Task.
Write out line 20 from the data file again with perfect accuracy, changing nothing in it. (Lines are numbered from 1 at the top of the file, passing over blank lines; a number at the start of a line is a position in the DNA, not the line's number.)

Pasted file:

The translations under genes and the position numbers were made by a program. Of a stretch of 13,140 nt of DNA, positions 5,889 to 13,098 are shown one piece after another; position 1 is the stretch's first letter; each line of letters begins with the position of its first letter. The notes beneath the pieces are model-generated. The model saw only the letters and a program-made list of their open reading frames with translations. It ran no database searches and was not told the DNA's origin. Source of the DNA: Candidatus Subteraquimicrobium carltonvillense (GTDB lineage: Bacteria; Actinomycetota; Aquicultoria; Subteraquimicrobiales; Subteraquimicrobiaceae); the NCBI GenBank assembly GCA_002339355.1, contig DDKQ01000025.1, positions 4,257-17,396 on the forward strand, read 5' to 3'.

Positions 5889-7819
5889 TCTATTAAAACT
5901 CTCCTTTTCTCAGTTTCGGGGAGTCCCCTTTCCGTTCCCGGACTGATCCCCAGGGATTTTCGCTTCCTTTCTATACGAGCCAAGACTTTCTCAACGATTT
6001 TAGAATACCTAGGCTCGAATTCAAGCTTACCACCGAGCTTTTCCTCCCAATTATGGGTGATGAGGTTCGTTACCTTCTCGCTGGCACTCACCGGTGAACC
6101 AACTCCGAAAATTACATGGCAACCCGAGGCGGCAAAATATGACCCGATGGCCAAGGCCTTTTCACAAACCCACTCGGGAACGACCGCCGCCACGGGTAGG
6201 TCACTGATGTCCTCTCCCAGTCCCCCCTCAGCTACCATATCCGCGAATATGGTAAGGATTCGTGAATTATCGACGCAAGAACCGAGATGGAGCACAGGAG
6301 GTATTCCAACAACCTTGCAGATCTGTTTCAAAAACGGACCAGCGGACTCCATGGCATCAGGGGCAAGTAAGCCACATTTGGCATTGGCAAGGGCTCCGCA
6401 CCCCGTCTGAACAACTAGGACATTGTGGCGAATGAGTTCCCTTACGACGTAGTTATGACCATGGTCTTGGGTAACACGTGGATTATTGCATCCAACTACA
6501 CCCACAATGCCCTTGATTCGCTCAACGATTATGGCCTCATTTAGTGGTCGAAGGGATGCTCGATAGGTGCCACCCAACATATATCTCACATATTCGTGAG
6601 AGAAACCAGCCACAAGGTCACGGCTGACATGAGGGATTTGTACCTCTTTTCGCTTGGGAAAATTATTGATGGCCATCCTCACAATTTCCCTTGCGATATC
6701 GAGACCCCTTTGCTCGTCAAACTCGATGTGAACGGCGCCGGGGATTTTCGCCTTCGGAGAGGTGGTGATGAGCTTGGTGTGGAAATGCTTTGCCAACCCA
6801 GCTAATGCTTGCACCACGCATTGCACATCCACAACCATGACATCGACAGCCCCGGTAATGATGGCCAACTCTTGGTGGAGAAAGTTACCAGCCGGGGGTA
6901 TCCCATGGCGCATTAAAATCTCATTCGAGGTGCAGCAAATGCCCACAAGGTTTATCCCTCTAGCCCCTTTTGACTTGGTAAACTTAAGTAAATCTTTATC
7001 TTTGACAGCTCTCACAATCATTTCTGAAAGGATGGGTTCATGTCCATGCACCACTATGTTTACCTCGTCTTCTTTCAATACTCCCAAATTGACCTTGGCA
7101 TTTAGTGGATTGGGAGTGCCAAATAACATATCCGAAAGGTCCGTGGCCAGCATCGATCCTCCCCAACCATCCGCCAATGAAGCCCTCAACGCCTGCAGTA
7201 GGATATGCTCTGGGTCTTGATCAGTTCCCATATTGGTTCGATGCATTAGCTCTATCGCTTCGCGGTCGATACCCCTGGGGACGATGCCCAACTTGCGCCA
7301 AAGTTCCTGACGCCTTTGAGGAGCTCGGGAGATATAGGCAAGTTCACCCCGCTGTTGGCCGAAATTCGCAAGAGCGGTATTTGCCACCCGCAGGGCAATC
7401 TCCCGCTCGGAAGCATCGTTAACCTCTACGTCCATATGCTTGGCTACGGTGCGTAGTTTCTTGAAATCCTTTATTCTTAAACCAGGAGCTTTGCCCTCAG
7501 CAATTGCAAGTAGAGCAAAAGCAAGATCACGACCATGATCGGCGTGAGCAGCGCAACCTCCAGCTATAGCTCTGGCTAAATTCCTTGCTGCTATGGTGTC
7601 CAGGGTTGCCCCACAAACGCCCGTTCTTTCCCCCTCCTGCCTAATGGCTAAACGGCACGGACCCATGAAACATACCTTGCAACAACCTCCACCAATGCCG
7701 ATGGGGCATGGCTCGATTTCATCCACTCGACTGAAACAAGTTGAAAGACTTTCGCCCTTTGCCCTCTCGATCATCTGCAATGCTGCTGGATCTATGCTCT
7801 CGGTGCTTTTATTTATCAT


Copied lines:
7501 CAATTGCAAGTAGAGCAAAAGCAAGATCACGACCATGATCGGCGTGAGCAGCGCAACCTCCAGCTATAGCTCTGGCTAAATTCCTTGCTGCTATGGTGTC